Sarcolemmal α2-adrenoceptors in feedback control of myocardial response to sympathetic challenge

Alexey E. Alekseev, Sungjo Park, Oleg Yu Pimenov, Santiago Reyes, Andre Terzic

Research output: Contribution to journalReview article

1 Scopus citations

Abstract

α2-adrenoceptor (α2-AR) isoforms, abundant in sympathetic synapses and noradrenergic neurons of the central nervous system, are integral in the presynaptic feed-back loop mechanism that moderates norepinephrine surges. We recently identified that postsynaptic α2-ARs, found in the myocellular sarcolemma, also contribute to a muscle-delimited feedback control capable of attenuating mobilization of intracellular Ca2+ and myocardial contractility. This previously unrecognized α2-AR-dependent rheostat is able to counteract competing adrenergic receptor actions in cardiac muscle. Specifically, in ventricular myocytes, nitric oxide (NO) and cGMP are the intracellular messengers of α2-AR signal transduction pathways that gauge the kinase-phosphatase balance and manage cellular Ca2+ handling preventing catecholamine-induced Ca2+ overload. Moreover, α2-AR signaling counterbalances phospholipase C – PKC-dependent mechanisms underscoring a broader cardioprotective potential under sympathoadrenergic and angiotensinergic challenge. Recruitment of such tissue-specific features of α2-AR under sustained sympathoadrenergic drive may, in principle, be harnessed to mitigate or prevent cardiac malfunction. However, cardiovascular disease may compromise peripheral α2-AR signaling limiting pharmacological targeting of these receptors. Prospective cardiac-specific gene or cell-based therapeutic approaches aimed at repairing or improving stress-protective α2-AR signaling may offer an alternative towards enhanced preservation of cardiac muscle structure and function.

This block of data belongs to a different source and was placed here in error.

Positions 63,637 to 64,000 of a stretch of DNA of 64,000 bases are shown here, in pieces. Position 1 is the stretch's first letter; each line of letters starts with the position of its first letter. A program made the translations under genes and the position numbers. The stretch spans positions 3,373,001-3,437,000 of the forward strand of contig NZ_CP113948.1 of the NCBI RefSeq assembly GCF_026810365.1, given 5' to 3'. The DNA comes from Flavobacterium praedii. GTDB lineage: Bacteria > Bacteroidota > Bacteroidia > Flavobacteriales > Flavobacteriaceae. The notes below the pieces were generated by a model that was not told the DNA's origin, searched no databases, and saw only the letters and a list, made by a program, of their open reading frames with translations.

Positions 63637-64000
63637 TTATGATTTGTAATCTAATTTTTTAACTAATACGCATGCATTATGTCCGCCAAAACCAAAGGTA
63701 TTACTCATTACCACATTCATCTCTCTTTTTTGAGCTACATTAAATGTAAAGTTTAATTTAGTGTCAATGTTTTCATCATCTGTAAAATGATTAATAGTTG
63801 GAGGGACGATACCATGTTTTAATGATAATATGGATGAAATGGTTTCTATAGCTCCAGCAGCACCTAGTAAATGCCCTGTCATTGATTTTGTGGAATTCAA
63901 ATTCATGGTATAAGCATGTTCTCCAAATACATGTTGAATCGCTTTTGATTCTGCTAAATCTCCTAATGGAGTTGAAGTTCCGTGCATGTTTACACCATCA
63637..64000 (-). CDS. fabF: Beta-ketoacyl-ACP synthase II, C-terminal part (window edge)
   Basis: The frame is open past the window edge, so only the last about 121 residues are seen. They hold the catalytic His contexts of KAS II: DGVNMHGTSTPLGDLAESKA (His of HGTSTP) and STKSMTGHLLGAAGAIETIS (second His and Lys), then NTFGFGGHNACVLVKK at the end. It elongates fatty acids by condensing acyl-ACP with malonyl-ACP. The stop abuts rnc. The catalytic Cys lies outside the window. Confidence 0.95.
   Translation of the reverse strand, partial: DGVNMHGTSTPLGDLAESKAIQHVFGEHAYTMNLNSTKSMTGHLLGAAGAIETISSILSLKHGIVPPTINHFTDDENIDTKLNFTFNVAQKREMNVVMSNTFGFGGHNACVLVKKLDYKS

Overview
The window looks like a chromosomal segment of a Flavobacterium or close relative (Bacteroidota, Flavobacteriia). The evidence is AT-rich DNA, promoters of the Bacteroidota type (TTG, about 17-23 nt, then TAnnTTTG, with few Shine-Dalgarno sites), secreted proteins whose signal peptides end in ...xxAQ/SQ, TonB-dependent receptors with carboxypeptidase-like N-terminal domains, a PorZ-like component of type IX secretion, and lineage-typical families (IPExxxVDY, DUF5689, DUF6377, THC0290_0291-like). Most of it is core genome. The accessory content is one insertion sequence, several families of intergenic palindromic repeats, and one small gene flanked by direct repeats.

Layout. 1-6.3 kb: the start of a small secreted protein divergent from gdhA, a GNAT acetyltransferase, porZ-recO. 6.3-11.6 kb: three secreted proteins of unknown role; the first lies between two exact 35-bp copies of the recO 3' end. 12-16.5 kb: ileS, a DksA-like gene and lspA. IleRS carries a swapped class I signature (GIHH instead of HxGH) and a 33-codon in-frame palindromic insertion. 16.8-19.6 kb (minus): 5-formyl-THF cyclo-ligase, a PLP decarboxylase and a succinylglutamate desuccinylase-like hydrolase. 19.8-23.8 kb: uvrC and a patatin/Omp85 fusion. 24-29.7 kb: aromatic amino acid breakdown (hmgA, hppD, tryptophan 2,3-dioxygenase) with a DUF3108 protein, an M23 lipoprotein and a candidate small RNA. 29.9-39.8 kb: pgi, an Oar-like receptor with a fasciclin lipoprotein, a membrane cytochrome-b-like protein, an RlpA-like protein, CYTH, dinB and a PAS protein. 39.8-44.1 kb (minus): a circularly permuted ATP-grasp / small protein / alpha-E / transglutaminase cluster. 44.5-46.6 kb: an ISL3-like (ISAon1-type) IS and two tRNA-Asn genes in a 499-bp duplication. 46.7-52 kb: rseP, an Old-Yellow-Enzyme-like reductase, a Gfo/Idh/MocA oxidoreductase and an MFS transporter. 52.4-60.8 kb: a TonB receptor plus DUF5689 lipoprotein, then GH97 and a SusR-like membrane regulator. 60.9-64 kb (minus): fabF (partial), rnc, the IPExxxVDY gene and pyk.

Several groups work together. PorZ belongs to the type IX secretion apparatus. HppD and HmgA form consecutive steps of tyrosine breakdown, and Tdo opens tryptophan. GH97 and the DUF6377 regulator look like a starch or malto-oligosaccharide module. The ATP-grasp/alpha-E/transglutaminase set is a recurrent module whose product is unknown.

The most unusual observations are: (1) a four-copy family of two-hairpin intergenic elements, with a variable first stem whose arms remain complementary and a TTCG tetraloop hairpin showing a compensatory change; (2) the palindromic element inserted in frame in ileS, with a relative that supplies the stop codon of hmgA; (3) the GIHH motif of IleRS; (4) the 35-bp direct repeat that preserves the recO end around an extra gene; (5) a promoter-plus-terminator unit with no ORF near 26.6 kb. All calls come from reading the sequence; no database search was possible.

Original languageEnglish (US)
Pages (from-to)179-190
Number of pages12
JournalPharmacology and Therapeutics
Volume197
DOIs
StatePublished - May 2019

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Keywords

  • Ca handling
  • Cardioprotection
  • Catecholamine
  • Cell signaling
  • G-protein coupled receptors
  • Heart failure

ASJC Scopus subject areas

  • Pharmacology
  • Pharmacology (medical)

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